Abstract: Multicast radio resource allocation for multimedia applications is a challenging problem in wireless networks since different users experience different channel conditions. The simplest solution is to allocate the system resources with respect to the user with the weakest channel condition, e.g. the cell edge user. Although such method is able to guarantee the quality of service (QoS) of the weakest user, it does not fully utilize the radio resources and impairs the QoS of other users. In the literature, there are many approaches in striking a balance between spectral efficiency and guaranteeing QoS in multicast systems. One appealing approach to the problem is to use multiple layered coding. Basically, using layered multimedia transmission enable for more degrees of freedom for resource allocation, and hence allows all users to receive multimedia streams most of the time with different rates/qualities, depending on their own channel states. Indeed, the concept of layered coding has been applied to video standards such as H.264. Nevertheless, the introduction of layered coding requires an unequal error protection over different layers which are not considered in most resource allocation algorithms. In this Master thesis, we aim to design a practical resource allocation algorithm which takes into account unequal error protection for multicast wireless communication networks.
Abstract: In this thesis, we study the downlink multiuser scheduling and power allocation problem for systems with simultaneous wireless information and power transfer (SWIPT). In the first part of the thesis, we focus on multiuser scheduling. We design optimal scheduling algorithms that maximize the long-term average system throughput under different fairness requirements, such as proportional fairness and equal throughput fairness. In particular, the algorithm designs are formulated as non-convex optimization problems which take into account the minimum required average sum harvested energy in the system. The problems are solved by using convex optimization techniques and the proposed optimization framework reveals the tradeoff between the long-term average system throughput and the sum harvested energy in multiuser systems with fairness constraints. Simulation results demonstrate that substantial performance gains can be achieved by the proposed optimization framework compared to existing suboptimal scheduling algorithms from the literature. In the second part of the thesis, we investigate the joint user scheduling and power allocation algorithm design for SWIPT systems. The algorithm design is formulated as a non-convex optimization problem which maximizes the achievable rate subject to a minimum required average power transfer. Subsequently, the non-convex optimization problem is reformulated by big-M method which can be solved optimally. Furthermore, we show that joint power allocation and user scheduling is an efficient way to enlarge the feasible trade-off region for improving the system performance in terms of achievable data rate and harvested energy.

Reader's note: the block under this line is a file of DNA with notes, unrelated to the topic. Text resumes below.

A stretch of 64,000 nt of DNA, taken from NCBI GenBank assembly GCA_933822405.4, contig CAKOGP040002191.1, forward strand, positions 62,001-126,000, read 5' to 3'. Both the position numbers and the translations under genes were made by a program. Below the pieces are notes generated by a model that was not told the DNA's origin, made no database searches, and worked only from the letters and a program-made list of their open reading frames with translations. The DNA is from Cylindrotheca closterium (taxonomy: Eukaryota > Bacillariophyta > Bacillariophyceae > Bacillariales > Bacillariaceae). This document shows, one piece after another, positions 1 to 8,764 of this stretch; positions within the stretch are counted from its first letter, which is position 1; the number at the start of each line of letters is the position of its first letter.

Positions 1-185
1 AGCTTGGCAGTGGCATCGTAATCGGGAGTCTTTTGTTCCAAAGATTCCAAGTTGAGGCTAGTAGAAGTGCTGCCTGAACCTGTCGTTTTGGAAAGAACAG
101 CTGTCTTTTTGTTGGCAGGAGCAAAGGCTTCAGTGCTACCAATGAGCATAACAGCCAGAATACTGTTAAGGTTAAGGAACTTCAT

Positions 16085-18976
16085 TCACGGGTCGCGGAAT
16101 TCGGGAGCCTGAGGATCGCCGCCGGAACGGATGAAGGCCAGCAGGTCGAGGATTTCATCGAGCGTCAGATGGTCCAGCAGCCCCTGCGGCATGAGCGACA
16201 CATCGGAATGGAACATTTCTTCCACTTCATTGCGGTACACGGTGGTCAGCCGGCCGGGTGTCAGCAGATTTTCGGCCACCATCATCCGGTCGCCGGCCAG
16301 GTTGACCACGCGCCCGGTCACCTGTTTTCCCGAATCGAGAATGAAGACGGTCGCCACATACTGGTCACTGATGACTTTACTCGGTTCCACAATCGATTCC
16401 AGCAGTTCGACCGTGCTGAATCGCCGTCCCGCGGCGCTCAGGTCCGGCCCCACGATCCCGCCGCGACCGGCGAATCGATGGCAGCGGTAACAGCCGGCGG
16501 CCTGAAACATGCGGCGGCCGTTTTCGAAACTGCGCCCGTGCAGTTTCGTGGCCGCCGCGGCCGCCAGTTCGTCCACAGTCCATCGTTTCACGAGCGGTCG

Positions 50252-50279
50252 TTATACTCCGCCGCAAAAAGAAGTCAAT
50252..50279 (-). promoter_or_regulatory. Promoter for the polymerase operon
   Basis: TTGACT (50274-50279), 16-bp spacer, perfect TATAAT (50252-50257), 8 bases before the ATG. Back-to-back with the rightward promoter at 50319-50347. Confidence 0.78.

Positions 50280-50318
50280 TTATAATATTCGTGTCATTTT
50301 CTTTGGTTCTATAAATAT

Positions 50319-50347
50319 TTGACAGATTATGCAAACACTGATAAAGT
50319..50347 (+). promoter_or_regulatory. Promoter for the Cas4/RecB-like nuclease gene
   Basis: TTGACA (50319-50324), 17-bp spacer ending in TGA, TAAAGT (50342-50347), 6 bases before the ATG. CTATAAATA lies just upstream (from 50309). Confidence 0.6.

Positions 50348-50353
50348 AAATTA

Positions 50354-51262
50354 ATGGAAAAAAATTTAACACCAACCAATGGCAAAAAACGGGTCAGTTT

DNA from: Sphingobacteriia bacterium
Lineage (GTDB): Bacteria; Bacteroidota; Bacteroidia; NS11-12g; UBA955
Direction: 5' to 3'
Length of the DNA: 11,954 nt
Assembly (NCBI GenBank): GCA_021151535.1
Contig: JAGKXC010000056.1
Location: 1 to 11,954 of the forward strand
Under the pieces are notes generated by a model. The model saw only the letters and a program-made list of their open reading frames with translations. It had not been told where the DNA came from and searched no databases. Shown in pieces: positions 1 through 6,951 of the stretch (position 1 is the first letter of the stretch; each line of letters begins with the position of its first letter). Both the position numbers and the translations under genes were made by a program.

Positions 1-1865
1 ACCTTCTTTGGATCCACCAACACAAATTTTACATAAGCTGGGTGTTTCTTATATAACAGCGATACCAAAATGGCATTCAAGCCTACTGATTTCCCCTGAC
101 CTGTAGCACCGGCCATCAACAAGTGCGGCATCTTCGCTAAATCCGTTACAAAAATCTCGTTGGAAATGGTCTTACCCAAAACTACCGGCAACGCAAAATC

Abstract: High data rate, reliable communication, and low power consumption are the foremost demands for next generation of wireless communication systems. The key challenge to the design of communication systems is to combat the detrimental effects of channel fading, noise, and high power consumption. Wireless systems are often impaired by non-Gaussian noise, and the performance of systems designed for Gaussian noise can degrade if non-Gaussian noises are present but are not taken into account. Thus, it is imperative to analyze systems that are impaired by non-Gaussian noise and to manage their resources better to improve overall performance. Furthermore, there is significant interest in using renewable energy for wireless systems. However, energy harvesting (EH) is a random process and the harvested energy should be expended judiciously to maximize aggregate system throughput. In this thesis, we consider wireless systems that are impaired by Gaussian and non-Gaussian noise and powered by conventional energy sources and energy harvesters and propose appropriate resource allocation schemes for these systems. First, we propose optimal and fair power allocation schemes for a cooperative relay network with amplify-and-forward relays that employs best and partial relay selections and is impaired by Gaussian and non-Gaussian noise. We derive closed- form expressions of asymptotic bit error rate and use this expression to allocate transmit powers for different nodes with necessary energy consumption constraints. Second, we consider a network comprising a source, a relay, and a destination, where the source and the relay are EH nodes. We consider conventional and buffer- aided link adaptive relaying protocols, and propose offline and online resource allocation schemes that maximize the system throughput. Thirdly, we consider a multi-relay network with EH nodes and propose offline and online joint relay selection and power allocation schemes that maximize the system throughput. Fourth, we consider a single source-destination link, where the source has a hybrid energy supply comprised of constant energy source and energy harvester. We propose offline and online power allocation schemes that minimize the energy consumption from the constant energy source and thereby utilize the harvested energy effectively.